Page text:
Forests, biomass use, and poverty in Malawi
AbstractIn this paper, the authors seek to answer three questions about poverty and forests in Malawi: (1) What is the extent of biomass available for meeting the energy needs of the poor in Malawi and how is this distributed? (2) To what extent does fuelwood scarcity affect the welfare of the poor? (3) How do households cope with scarcity? In particular, do households spend more time in fuelwood collection and less time in agriculture in response to scarcity? The authors attempt to answer these questions using household and remote-sensing data. They find that 80 percent of rural poor households in Malawi are likely to benefit from an increase in biomass per hectare in their community. Rural women respond to biomass scarcity by increasing the time they spend on fuelwood collection. But the actual decrease in consumption expenditure and increase in time in fuelwood collection are small and biomass scarcity is not associated with a reduction in agricultural labor supply.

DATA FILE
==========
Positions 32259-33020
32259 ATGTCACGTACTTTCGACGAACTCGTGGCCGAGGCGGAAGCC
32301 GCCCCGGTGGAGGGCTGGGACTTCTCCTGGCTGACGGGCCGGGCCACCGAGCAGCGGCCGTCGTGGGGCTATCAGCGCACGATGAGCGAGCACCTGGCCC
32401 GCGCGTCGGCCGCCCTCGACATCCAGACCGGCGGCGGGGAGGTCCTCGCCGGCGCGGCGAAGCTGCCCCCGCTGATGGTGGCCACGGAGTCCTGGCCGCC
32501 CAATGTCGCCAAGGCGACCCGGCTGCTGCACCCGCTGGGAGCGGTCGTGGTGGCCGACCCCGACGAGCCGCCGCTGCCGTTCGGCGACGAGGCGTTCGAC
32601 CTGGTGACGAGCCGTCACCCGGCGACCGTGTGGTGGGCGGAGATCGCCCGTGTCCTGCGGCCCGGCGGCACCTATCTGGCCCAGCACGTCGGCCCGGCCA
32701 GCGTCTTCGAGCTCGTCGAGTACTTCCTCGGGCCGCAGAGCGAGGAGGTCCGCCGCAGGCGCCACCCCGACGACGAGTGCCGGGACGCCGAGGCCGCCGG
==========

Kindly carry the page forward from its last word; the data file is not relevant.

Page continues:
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Bibliographic InfoPaper provided by The World Bank in its series Policy Research Working Paper Series with number 4068.
Date of creation: 01 Nov 2006
Date of revision:
Renewable Energy; Crops&Crop Management Systems; Wildlife Resources; Climate Change; Ecosystems and Natural Habitats;
This paper has been announced in the following NEP Reports:
- NEP-AFR-2006-11-18 (Africa)
- NEP-AGR-2006-11-18 (Agricultural Economics)
- NEP-ALL-2006-11-18 (All new papers)
- NEP-DEV-2006-11-18 (Development)
- NEP-ENE-2006-11-18 (Energy Economics)
- NEP-ENV-2006-11-18 (Environmental Economics)
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